Israel's TV bachelor sticks with his pick

Off the air, reality TV star Ari Goldman continues to pursue a relationship with his chosen girl.

goldman mary 298 88 (photo credit: )
goldman mary 298 88
(photo credit: )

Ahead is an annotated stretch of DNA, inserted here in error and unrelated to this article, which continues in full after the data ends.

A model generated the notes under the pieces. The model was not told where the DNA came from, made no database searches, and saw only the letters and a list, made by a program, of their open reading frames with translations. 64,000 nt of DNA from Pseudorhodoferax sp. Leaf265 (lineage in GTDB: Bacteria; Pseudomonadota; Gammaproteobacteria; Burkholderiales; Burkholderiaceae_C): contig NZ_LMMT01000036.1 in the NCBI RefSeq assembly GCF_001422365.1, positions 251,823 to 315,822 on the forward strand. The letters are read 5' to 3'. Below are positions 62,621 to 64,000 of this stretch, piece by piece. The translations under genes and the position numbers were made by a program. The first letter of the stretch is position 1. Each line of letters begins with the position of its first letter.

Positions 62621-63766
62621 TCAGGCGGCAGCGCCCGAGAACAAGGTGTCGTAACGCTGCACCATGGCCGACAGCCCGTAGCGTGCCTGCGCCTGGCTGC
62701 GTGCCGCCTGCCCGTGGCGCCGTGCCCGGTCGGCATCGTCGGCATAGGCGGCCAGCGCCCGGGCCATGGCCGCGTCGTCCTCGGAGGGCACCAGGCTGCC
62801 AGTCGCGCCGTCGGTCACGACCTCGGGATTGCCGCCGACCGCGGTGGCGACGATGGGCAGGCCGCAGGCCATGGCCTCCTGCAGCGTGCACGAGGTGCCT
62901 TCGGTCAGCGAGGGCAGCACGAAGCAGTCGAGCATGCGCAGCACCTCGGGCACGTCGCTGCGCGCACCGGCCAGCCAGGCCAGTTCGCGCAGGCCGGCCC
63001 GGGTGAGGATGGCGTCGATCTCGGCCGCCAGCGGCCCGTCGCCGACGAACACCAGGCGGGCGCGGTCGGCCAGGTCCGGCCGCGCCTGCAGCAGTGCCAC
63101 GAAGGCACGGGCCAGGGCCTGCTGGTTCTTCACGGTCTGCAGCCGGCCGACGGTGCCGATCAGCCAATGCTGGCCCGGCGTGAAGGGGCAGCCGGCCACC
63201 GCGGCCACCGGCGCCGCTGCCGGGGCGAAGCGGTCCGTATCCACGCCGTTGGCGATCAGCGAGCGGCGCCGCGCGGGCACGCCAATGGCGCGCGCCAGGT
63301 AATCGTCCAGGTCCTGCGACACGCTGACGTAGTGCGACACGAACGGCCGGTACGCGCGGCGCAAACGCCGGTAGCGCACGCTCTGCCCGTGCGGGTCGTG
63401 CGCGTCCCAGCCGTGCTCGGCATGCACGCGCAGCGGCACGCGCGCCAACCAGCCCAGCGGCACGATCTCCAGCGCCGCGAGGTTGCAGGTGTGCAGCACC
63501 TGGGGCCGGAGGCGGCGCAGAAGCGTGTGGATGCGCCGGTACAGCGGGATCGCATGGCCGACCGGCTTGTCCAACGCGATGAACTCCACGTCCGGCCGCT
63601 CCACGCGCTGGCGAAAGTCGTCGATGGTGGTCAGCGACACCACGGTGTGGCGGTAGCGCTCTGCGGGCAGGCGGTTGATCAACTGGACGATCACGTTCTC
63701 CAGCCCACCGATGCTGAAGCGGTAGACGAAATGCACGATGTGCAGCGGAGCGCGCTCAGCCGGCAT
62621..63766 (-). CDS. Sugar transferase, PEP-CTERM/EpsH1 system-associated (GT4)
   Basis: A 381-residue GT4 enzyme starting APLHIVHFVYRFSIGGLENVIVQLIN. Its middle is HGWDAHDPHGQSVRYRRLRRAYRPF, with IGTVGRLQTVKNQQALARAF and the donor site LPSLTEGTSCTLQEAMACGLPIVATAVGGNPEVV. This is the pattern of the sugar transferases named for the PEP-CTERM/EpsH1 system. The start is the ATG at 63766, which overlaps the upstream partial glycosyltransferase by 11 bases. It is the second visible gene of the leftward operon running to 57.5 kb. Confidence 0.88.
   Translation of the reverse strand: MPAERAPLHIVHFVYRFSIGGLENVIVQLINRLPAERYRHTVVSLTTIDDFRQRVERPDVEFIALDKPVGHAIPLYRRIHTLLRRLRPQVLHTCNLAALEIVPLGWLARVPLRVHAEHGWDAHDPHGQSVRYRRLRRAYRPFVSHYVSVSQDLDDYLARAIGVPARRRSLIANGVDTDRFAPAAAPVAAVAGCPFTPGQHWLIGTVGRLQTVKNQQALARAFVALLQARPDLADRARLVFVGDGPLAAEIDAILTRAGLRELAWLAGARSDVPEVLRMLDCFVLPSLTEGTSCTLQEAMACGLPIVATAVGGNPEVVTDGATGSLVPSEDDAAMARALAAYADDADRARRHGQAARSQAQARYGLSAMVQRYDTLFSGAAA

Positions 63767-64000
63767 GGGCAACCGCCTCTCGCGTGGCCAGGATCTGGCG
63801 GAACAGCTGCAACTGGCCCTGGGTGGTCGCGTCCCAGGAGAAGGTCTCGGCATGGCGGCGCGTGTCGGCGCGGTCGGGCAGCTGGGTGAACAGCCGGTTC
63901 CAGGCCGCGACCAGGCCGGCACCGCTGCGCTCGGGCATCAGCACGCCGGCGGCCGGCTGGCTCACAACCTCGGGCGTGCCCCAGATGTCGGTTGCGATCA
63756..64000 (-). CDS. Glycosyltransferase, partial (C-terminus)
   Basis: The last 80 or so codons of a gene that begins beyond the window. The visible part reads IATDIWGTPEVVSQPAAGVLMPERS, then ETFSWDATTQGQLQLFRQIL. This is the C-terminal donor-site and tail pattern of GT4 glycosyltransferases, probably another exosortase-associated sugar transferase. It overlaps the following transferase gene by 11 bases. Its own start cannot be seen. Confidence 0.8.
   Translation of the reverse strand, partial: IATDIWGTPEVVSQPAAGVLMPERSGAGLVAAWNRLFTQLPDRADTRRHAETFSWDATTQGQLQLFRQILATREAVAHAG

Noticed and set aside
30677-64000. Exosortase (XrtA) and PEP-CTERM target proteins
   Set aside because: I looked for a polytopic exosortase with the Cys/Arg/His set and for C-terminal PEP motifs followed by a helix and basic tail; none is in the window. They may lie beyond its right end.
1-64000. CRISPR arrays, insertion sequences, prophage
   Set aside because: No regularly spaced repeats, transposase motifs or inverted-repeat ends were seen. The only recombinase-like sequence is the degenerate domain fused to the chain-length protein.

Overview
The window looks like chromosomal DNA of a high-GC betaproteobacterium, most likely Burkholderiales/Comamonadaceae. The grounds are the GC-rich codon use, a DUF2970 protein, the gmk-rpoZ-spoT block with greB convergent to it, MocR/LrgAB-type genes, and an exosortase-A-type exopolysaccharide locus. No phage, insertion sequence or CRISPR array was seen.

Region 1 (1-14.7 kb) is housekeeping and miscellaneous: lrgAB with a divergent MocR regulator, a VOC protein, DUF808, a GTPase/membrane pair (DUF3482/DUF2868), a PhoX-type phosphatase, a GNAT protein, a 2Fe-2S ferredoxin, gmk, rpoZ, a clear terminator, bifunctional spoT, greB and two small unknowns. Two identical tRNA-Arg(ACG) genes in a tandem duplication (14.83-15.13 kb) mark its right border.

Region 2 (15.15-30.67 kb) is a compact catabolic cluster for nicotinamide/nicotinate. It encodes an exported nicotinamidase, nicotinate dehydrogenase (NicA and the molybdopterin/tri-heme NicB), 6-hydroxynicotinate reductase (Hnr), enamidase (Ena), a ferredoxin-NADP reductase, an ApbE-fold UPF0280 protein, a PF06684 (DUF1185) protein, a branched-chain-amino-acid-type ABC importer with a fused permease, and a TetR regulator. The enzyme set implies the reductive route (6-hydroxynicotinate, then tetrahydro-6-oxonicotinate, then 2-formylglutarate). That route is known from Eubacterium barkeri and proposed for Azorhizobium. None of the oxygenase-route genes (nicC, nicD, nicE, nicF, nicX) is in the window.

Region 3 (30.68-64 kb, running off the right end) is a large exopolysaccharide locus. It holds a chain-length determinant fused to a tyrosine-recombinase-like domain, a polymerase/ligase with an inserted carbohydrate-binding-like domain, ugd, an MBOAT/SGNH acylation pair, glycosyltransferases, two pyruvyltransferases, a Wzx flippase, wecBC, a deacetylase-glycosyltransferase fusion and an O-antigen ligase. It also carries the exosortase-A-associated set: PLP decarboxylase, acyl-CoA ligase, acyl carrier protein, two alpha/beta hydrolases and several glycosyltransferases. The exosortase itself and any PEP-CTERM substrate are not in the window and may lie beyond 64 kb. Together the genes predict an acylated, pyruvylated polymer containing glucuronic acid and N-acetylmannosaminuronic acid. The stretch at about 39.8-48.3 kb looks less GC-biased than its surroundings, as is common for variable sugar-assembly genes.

When it comes to TV romance, everyone's a skeptic. Even before the August premiere of his Israeli dating series, Of All the Girls in the World, Internet rumors were circulating that Jewish American businessman Ari Goldman had a girlfriend back in New York, and that the show would be a sham. The Bachelor-style series became a major hit, but viewers' fascination with the 34-year-old art dealer wasn't enough to stop the Hebrew-language media from running gossip items questioning everything from the premise of the show to the credibility of its impeccably wholesome star. Even the series' conclusion earlier this month failed to silence the cynics, who circulated rumors two weeks later that Orly, the woman Goldman had been spotted with in Tel Aviv and Jerusalem, was really his secret Israeli girlfriend. "I don't know where they get these things," said Neta Rilov, one of the Israeli women most qualified to talk about Goldman's dating practices. As the last potential soulmate dumped by Goldman during the series, Rilov has perhaps less reason than anyone to defend her former suitor, but she said by telephone that she didn't believe the rumors. If for no reason other than the show's production schedule, Goldman would have had a hard time carrying on a clandestine relationship outside the show. "I don't think he dated someone else because [the producers] were guarding us all the time," Rilov said. "I don't think he would have had the time." Reached by telephone at his sister's apartment in New York City, Goldman laughs good-naturedly when asked about the rumors. His response sounds like Rilov's, with the 34-year-old former yeshiva student remarking that "if the rumors about all the girls I was supposedly dating were true, I wouldn't have had time to do the show." The true identity of the mystery woman, he said, will come as a disappointment to gossip hounds. "Orly's a friend of my buddy's," he explained. "Anything about the two of us being together is total nonsense." Other details of Goldman's post-show life appear to support his claims. He's as unfailingly courteous on the phone as he was on the show, interrupting a weekend visit with his sister and her children to take a reporter's unexpected phone call. Realizing the call was taking place at around midnight Israeli time, he expresses concern that his interviewer wouldn't get a good night of sleep. His return to New York after filming was hastened, he said, by a nephew's bar mitzvah. Just like on the show, his family plays a major role in his life. Charlene, Goldman's opinionated older sister, created her own catch phrase during the series with "this is a big problem," an oft-repeated phrase applied with particular frequency to Maria Ivanova, a Hebrew-speaking 29-year-old whose partially non-Jewish background inspired watercooler discussions about intermarriage and what it means to be Jewish. "Ultimately," Goldman said, "this was my choice, and my family's happy that I'm happy with my choice." His eventual selection of Marie Anbar, a 21-year-old Jewish exchange student from Canada, also stirred interest among fans, not all of whom were pleased that Goldman's intensive search didn't lead him to an Israeli-born girlfriend. "It was difficult," Anbar says about the criticisms. "What's important is that he was just himself and went with his heart and made the choice that was right for him. People criticized the fact that I was Canadian, but at the same time, I get such good support from people on the street. My inbox is full of great e-mails from Israelis." "He came here to find a Jewish girl, not necessarily an Israeli," she added. The daughter of Israeli parents, Anbar has personal experience with another of the show's central themes: widespread ambivalence about yerida, the emigration of Jews away from Israel. A student at York University in Toronto, Anbar came to Israel in part "to decide about living here." "So far I'm enjoying myself, but it's difficult without family," she said "It's hard to say where I'll be when I'm married and have kids." The Israeli-born Rilov, herself the subject of rumors about a secret off-show romance, said her rejection was cushioned by her commitment to staying in Israel. "I told Ari that there's no chance that I'm moving to New York," she said, noting that before filming she hadn't known her television suitor would be an American. "I knew the whole time that I was going to live in Israel and keep studying, and I understand why he made this choice," she said, adding that newspaper items about an alleged secret boyfriend were "not true." Goldman and Anbar, meanwhile, insist that theirs is more than a made-for-TV romance. They've spoken every day since he left Israel - "sometimes twice," Anbar says - and will see each other again when Anbar visits him in New York early next month. Goldman will be back in Israel for 10 days starting in late December, and he says he'll be back in Israel every month through April - a commute made easier by the Rehovot apartment he'll receive as a prize from the show. Now one of the most recognizable faces in Israel, Goldman's hired an agent in case more TV and entertainment opportunities come up here. "Something that's always been important to me is to put out there how safe and amazing it is to be in Israel," he said. "I never realized how many educated people, even educated American Jews, think it's unsafe to come to Israel. If the ministry of tourism wants me to do something for them, I'll do it for free." Should his current relationship not work out, Goldman won't have to look far for a new Jewish girlfriend. Heather Zipron, a former classmate at North Shore Hebrew Academy in Great Neck, contacted the Jerusalem Post after conducting an online search for the man she says was her first boyfriend and the recipient of her first kiss. After reading about his televised search for love, she said she "found it very amusing and a little sad that such a mensch has not yet found a soulmate . . . maybe we can meet again someday." "I am still single and blonde," the e-mail added hopefully. Goldman laughed warmly when asked about his childhood relationship with Zipron. But while he's "flattered" by her e-mail, he says he's not interested. "Marie and I are approaching our relationship hoping it will work out," he said. "I'm not entertaining any other girls. I'm with Marie, and that's it."